Home Street Home –

April 14, 2018 – A third of L.A.’s homeless population are women — and “once a shelter is full, it’s full.” … Every time Graciela Fernandez gets off the bus at Skid Row, she clutches her industrial-grade, cross-body bag with thick straps. She checks the road in both directions and scans for danger. Carefully, she makes her way down the street she called home until just three months ago. Fernandez first arrived at Skid Row early one morning in July 2015, wearing nothing but a tank top, her underwear and ripped sneakers. She’d fled an abusive boyfriend who, she says, had threatened her with a knife and trapped her in a remote house for days. At 4:00 that July morning, she searched the line of colorful tents for Connie Revoiro. Fernandez had met Revoiro, who goes by the name “Mama Cuba,” on a scouting trip to the area three weeks before. Now Mama Cuba was her only hope. “I searched from tent to tent to tent until I found her,” Fernandez said one day this past October. “It was awful. I didn’t come out of Mama Cuba’s tent for three or four days. I was terrified. Wherever she would go, I was there, because I was so scared.”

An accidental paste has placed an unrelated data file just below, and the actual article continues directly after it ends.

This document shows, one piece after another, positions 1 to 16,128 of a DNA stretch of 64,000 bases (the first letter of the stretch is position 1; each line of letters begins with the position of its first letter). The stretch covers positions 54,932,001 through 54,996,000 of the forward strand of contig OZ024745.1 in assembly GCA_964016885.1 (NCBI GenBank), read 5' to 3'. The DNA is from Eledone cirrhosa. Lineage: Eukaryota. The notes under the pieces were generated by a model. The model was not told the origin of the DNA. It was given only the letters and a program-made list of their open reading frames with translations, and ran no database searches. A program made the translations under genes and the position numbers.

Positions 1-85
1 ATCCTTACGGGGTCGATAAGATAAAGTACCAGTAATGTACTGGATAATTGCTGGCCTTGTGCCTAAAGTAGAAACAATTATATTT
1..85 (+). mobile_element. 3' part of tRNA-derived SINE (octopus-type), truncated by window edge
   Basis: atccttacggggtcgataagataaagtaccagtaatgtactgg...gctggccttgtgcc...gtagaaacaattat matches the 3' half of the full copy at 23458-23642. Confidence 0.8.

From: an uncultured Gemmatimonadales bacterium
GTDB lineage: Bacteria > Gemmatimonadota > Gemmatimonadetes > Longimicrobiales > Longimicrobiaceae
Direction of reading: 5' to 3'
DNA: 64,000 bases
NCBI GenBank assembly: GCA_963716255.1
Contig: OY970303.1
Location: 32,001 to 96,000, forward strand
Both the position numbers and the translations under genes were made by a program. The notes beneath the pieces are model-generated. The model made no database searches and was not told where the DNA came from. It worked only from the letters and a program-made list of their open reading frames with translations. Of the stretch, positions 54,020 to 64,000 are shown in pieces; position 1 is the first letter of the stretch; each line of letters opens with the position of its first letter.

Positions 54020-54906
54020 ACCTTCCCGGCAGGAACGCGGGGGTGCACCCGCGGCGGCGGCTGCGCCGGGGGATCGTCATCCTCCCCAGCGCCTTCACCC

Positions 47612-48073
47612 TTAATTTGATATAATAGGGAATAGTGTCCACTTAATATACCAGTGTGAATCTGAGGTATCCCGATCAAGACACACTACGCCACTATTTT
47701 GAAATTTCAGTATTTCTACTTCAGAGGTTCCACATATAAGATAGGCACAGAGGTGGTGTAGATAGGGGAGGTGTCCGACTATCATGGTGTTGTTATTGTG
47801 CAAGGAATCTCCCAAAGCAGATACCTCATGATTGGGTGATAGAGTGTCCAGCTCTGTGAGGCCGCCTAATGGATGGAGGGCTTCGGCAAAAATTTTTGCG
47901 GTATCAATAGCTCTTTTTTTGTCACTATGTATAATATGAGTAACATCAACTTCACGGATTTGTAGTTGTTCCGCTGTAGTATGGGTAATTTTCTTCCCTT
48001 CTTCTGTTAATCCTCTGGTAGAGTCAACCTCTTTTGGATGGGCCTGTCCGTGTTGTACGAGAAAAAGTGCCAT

Full Story @ HuffingtonPost.com


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